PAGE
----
Play it smart, be storm safe Don’t blow it off
ANYONE blase about just how potentially damaging a storm can be need to only cast their mind back to March 22, 2010.
That day a powerful storm cell carved a path of destruction through Perth suburbs.
Hailstones up to six centimetres in diameter pummelled people, homes, cars, schools, hospitals and universities. Strong wind gusts peeled roofs off houses like they were tin cans.
With a damage bill estimated at more than $1 billion, it is still the costliest natural disaster in WA’s history.
Right in the thick of the aftermath of this destructive storm were the volunteer crews of the State Emergency Service (SES), which over the course of eight days responded to hundreds of calls for assistance from the public.
They were assisted by other emergency services volunteers and career firefighters, with it being a real team effort to help the community get back on their feet.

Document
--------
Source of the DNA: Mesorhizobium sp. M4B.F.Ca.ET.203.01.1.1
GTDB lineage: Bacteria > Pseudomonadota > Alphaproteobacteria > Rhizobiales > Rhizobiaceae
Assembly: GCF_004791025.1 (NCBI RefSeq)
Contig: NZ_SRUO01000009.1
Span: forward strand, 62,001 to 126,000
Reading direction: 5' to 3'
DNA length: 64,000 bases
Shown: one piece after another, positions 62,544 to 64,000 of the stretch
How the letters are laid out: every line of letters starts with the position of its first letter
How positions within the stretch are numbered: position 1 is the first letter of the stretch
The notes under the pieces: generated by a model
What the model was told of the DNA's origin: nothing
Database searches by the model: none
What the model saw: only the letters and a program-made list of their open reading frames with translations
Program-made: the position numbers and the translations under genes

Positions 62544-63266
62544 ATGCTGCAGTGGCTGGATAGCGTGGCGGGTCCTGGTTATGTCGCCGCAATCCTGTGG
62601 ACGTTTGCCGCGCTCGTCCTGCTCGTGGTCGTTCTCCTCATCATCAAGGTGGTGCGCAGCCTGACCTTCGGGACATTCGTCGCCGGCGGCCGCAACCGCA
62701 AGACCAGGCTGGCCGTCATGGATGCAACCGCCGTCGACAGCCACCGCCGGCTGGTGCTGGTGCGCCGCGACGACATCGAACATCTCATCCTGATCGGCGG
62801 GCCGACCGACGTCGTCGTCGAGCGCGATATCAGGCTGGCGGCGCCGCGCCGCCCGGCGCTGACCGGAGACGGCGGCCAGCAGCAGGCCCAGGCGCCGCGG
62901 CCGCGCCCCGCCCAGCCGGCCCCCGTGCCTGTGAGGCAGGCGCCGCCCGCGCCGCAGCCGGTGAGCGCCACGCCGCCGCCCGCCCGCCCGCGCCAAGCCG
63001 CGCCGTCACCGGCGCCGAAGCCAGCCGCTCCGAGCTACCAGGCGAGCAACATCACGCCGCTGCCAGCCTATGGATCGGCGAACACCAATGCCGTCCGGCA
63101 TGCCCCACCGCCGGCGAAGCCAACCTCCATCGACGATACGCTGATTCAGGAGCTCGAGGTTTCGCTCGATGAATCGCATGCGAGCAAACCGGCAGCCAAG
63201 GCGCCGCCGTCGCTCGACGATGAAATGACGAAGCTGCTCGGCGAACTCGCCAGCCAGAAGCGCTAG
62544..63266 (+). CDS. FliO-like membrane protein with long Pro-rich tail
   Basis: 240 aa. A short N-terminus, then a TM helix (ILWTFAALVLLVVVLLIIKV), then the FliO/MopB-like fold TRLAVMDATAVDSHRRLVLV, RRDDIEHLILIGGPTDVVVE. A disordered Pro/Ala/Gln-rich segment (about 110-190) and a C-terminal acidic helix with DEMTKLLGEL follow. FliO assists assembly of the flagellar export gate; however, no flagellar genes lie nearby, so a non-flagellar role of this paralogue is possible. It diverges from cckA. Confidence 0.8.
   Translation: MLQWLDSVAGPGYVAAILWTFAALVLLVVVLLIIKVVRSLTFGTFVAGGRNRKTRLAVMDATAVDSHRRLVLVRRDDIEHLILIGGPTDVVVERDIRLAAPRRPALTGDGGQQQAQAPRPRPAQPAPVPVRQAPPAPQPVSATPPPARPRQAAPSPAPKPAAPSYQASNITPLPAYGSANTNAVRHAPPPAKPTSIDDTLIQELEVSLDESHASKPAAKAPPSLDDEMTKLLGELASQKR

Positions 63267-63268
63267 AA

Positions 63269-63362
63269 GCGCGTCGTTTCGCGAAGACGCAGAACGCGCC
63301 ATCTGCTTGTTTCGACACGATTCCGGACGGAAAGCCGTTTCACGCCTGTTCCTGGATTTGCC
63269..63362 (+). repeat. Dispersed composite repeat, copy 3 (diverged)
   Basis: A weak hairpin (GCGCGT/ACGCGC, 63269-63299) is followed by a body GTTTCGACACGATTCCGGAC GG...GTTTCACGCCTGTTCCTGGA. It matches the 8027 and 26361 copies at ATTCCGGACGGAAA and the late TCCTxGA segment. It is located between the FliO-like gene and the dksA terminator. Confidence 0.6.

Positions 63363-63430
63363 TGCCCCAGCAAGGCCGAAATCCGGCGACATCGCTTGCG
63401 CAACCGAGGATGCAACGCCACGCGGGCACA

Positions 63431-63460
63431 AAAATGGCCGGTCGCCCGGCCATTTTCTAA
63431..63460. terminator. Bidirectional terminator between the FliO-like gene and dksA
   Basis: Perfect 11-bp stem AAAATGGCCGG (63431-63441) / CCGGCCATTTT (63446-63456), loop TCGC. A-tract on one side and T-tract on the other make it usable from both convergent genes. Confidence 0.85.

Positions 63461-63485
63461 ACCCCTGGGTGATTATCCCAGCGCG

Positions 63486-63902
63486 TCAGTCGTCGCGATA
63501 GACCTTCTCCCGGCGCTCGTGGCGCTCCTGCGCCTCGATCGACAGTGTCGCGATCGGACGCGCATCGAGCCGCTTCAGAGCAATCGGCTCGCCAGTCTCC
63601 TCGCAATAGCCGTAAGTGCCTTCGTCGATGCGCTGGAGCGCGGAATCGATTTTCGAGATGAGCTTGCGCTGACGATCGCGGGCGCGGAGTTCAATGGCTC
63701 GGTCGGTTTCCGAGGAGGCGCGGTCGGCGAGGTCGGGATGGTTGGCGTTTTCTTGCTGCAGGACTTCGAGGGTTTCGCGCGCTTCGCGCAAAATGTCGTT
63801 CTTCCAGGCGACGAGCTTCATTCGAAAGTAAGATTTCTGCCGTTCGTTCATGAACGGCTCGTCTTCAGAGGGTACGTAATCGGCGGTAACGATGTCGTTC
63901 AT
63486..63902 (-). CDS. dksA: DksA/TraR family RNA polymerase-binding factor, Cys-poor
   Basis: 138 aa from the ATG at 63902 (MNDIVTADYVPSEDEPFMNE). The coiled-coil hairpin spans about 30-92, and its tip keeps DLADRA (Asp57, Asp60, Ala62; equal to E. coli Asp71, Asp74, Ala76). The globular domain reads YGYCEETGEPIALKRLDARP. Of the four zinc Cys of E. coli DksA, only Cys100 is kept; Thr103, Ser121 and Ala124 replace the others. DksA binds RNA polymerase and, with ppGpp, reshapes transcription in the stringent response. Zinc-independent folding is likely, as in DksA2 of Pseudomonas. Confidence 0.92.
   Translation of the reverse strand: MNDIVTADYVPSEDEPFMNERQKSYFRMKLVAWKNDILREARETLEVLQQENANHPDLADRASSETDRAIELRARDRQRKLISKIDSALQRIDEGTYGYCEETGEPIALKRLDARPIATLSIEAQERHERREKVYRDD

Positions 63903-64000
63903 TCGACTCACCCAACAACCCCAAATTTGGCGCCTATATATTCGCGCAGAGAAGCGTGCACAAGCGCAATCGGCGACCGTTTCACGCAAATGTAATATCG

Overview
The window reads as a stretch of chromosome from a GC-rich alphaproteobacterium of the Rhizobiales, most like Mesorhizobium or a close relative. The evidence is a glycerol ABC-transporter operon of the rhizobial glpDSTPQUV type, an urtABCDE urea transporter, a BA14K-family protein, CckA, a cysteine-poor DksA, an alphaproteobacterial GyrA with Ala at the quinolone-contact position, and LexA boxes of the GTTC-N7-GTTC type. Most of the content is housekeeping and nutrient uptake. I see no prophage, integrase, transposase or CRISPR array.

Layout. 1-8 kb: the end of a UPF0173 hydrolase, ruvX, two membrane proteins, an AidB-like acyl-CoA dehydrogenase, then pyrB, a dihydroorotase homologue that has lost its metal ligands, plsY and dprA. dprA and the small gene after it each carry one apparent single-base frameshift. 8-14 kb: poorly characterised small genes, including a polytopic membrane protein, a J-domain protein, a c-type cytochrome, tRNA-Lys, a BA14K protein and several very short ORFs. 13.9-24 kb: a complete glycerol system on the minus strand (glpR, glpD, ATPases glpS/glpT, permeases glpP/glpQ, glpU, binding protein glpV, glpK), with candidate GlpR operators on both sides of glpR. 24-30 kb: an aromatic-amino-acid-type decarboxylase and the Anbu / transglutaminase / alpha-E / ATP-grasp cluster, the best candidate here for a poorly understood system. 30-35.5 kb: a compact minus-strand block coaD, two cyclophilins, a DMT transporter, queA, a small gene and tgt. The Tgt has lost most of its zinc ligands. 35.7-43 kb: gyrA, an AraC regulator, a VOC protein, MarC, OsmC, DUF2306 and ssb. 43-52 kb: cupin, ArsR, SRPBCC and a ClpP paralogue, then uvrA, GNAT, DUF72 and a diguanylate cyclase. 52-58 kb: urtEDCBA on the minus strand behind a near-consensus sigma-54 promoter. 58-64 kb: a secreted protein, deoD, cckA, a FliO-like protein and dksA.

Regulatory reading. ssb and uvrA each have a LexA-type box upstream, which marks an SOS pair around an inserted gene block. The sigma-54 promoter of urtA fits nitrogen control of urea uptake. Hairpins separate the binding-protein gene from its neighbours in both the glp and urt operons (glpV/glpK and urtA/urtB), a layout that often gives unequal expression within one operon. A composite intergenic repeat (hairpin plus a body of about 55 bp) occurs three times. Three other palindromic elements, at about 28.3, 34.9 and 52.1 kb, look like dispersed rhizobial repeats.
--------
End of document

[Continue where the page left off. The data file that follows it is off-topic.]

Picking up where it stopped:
SES veteran Jim Maclean, who was sector commander for the SES’s North Shore District that day, said the ferocity of the storm and the size of the hailstones caught many residents unaware, but water damage in many homes could have been avoided if people had taken action, such as cleaning out their gutters.
While that great hail storm of 2010 struck in the warmer months, traditionally it is winter when Perth and WA’s southwest face the most severe storm risk. These storms can trigger flash flooding, damaging hail, wild winds – even the occasional tornado.
During the 2018 storm season (May to October) the SES attended 136 incidents, responding to 1149 requests for assistance. You can’t do anything to prevent these storms rolling in, but you can do plenty to minimise property damage and the risk of injury to you and your loved ones.
Clear those gutters, tidy up any loose objects around the yard or your balcony that could be turned into projectiles when the wind gets up (gusts during a strong storm front can reach 100km/h), and trim trees.
You should also make sure your pets are safely inside or under shelter.
Once a storm has passed and you’ve assessed any damage around the home, be aware there could still be potential hazards such as fallen live power lines, broken glass or other debris and possible flash flooding.
It’s also a good idea to check on the welfare of neighbours, particularly the elderly, in the aftermath of a severe storm.
If the damage is more than you can safely fix, call the SES for emergency assistance on 132 500. And lastly, don’t be complacent. To keep up to date with storm warnings, visit emergency.wa.gov.au.